The same Ohio river valley where the Wright brothers pioneered human flight will soon be manufacturing electric planes that take off and land vertically, under an agreement between the state and Joby Aviation.
“When you’re talking about air taxis, that’s the future,” Republican governor Mike DeWine told The Associated Press.
“We find this very, very exciting — not only for the direct jobs and indirect jobs it’s going to create, but like Intel, it’s a signal to people that Ohio is looking to the future. This is a big deal for us.”
Around the world, electric vertical take-off and landing (eVTOL) aircraft are entering the mainstream, though questions remain about noise levels and charging demands.
Still, developers say the planes are nearing the day when they will provide a wide-scale alternative to shuttle individual people or small groups from rooftops and parking garages to their destinations, while avoiding the congested roads below.
Joby’s decision to locate its first scaled manufacturing facility at a 140-acre site at Dayton International Airport delivers on two decades of groundwork laid by the state’s leaders, Republican lieutenant governor Jon Husted said. Importantly, the site is near Wright-Patterson Air Force Base and the headquarters of the US Air Force Research Laboratories.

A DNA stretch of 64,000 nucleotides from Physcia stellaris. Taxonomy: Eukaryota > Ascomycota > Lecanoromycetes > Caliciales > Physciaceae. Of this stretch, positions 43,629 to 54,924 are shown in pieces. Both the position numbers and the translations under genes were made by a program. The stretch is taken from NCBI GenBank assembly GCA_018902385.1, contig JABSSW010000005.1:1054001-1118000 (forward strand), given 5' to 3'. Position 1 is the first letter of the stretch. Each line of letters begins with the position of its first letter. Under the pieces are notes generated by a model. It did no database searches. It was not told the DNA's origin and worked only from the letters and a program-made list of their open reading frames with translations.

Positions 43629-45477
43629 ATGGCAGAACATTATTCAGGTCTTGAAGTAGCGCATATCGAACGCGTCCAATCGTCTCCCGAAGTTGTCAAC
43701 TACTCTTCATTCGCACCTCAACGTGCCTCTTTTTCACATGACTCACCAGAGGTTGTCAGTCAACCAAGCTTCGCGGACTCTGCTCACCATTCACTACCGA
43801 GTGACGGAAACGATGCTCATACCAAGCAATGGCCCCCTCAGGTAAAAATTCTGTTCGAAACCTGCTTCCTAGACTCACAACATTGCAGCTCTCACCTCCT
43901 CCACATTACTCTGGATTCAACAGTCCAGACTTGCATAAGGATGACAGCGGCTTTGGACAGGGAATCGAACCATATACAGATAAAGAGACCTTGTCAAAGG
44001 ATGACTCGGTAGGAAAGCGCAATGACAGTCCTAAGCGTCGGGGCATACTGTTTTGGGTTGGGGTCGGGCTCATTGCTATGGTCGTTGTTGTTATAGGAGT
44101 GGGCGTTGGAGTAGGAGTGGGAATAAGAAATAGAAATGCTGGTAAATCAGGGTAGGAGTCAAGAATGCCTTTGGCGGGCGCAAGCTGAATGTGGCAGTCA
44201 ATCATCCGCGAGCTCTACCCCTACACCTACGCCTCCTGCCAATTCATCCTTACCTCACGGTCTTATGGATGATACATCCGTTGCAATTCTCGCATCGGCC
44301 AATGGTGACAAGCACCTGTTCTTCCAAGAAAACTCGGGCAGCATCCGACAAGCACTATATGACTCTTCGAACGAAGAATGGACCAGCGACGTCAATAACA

“For a hundred years, the Dayton area has been a leader in aviation innovation,” Mr Husted said. “But capturing a large-scale manufacturer of aircraft has always eluded the local economy there. With this announcement, that aspiration has been realised.”
The Wright brothers, Orville and Wilbur, lived and worked in Dayton.
In 1910, they opened the first US airplane factory there. To connect the historical dots, Joby’s formal announcement on Monday will take place at Orville Wright’s home, Hawthorn Hill, and conclude with a ceremonial flypast of a replica of the Wright Model B Flyer.
Joby’s production aircraft is designed to transport a pilot and four passengers at speeds of up to 200mph, with a maximum range of 100 miles. Its quiet noise profile is barely audible against the backdrop of most cities, the company said. The plan is to place them in aerial ride-sharing networks beginning in 2025.
The efforts of the California-based company are supported by partnerships with Toyota, Delta Airlines, Intel and Uber. Joby is a 14-year-old company that went public in 2021 and became the first eVTOL firm to receive US Air Force airworthiness certification.
The company plans to build a facility capable of delivering up to 500 aircraft a year and creating 2,000 jobs. The US Department of Energy has invited Joby to apply for a loan to support development of the facility as a clean energy project.
Joby CEO JoeBen Bevirt told the AP that the company chose Ohio after an extensive and competitive search. Its financial package was not the largest but the chance to bring the operation to the birthplace of aviation — with a workforce experienced in the field — sealed the deal, he said.
“Ohio is the number one state when it comes to supplying parts for Boeing and Airbus,” Mr Bevirt said. “Ohio is number three in the nation on manufacturing jobs — and that depth of manufacturing prowess, that workforce, is critical to us as we look to build this manufacturing facility.”